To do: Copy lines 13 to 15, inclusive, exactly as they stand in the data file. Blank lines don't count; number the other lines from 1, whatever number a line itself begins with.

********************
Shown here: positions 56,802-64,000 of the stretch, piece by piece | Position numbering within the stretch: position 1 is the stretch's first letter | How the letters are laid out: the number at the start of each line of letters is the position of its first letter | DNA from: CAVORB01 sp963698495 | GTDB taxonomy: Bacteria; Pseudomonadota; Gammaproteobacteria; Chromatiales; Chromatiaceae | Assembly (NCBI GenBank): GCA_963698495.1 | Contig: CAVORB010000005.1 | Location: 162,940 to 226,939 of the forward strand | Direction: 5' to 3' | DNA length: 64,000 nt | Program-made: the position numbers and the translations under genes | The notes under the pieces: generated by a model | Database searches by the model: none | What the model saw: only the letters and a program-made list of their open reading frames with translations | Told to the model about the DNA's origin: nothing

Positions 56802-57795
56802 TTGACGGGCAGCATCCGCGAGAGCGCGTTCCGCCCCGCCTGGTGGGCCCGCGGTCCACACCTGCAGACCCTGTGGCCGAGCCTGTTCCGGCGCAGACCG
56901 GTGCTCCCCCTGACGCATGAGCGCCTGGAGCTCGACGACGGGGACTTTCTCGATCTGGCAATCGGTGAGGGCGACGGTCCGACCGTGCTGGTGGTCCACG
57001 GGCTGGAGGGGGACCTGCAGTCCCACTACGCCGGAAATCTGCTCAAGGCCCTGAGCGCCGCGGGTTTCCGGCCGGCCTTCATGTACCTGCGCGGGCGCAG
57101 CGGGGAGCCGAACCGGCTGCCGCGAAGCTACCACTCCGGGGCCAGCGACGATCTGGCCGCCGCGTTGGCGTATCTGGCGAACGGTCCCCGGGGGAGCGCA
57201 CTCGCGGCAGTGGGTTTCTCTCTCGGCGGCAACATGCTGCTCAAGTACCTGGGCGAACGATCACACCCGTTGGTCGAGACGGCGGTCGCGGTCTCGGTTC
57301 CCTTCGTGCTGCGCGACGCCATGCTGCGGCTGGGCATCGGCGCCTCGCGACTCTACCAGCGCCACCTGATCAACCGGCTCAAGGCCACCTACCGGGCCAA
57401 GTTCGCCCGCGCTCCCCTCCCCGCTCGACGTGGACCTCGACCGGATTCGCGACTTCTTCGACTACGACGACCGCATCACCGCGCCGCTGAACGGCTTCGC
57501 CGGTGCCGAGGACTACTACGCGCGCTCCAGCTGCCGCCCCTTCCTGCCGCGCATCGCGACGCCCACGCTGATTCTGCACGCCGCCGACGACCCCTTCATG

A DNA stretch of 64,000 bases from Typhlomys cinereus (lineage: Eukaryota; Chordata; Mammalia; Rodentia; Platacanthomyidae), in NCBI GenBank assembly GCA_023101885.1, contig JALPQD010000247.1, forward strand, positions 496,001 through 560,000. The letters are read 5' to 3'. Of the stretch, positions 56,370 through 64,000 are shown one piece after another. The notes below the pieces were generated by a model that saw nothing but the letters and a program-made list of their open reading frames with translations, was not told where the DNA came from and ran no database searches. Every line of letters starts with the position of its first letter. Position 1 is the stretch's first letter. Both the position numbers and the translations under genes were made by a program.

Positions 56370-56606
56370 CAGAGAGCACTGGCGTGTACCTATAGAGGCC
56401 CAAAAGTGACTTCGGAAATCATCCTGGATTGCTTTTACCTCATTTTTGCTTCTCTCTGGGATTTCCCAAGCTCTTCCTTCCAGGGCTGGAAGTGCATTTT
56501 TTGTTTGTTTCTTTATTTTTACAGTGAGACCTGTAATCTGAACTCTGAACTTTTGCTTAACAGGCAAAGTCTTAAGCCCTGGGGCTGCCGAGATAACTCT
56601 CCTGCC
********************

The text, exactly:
56370 CAGAGAGCACTGGCGTGTACCTATAGAGGCC
56401 CAAAAGTGACTTCGGAAATCATCCTGGATTGCTTTTACCTCATTTTTGCTTCTCTCTGGGATTTCCCAAGCTCTTCCTTCCAGGGCTGGAAGTGCATTTT
56501 TTGTTTGTTTCTTTATTTTTACAGTGAGACCTGTAATCTGAACTCTGAACTTTTGCTTAACAGGCAAAGTCTTAAGCCCTGGGGCTGCCGAGATAACTCT